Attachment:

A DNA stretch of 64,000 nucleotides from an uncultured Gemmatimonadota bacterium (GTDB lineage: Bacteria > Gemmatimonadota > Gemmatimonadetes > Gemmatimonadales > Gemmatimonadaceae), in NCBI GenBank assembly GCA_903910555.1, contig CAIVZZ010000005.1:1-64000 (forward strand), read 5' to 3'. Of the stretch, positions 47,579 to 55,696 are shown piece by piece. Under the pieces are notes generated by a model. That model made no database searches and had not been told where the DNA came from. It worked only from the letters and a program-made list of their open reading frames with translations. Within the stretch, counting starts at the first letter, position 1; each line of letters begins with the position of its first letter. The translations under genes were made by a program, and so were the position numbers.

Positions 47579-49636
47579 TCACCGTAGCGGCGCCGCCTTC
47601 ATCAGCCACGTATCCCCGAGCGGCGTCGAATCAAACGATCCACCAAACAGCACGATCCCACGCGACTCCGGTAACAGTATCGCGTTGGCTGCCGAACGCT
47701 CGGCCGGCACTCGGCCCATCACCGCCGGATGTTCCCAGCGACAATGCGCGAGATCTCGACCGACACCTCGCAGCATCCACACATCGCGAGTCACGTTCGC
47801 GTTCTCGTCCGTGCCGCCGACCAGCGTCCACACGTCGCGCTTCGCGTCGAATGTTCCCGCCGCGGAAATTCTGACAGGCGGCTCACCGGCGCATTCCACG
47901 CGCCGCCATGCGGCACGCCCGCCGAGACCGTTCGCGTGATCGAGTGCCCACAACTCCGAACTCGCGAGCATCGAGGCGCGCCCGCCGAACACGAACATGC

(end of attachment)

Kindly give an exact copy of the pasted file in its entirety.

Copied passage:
A DNA stretch of 64,000 nucleotides from an uncultured Gemmatimonadota bacterium (GTDB lineage: Bacteria > Gemmatimonadota > Gemmatimonadetes > Gemmatimonadales > Gemmatimonadaceae), in NCBI GenBank assembly GCA_903910555.1, contig CAIVZZ010000005.1:1-64000 (forward strand), read 5' to 3'. Of the stretch, positions 47,579 to 55,696 are shown piece by piece. Under the pieces are notes generated by a model. That model made no database searches and had not been told where the DNA came from. It worked only from the letters and a program-made list of their open reading frames with translations. Within the stretch, counting starts at the first letter, position 1; each line of letters begins with the position of its first letter. The translations under genes were made by a program, and so were the position numbers.

Positions 47579-49636
47579 TCACCGTAGCGGCGCCGCCTTC
47601 ATCAGCCACGTATCCCCGAGCGGCGTCGAATCAAACGATCCACCAAACAGCACGATCCCACGCGACTCCGGTAACAGTATCGCGTTGGCTGCCGAACGCT
47701 CGGCCGGCACTCGGCCCATCACCGCCGGATGTTCCCAGCGACAATGCGCGAGATCTCGACCGACACCTCGCAGCATCCACACATCGCGAGTCACGTTCGC
47801 GTTCTCGTCCGTGCCGCCGACCAGCGTCCACACGTCGCGCTTCGCGTCGAATGTTCCCGCCGCGGAAATTCTGACAGGCGGCTCACCGGCGCATTCCACG
47901 CGCCGCCATGCGGCACGCCCGCCGAGACCGTTCGCGTGATCGAGTGCCCACAACTCCGAACTCGCGAGCATCGAGGCGCGCCCGCCGAACACGAACATGC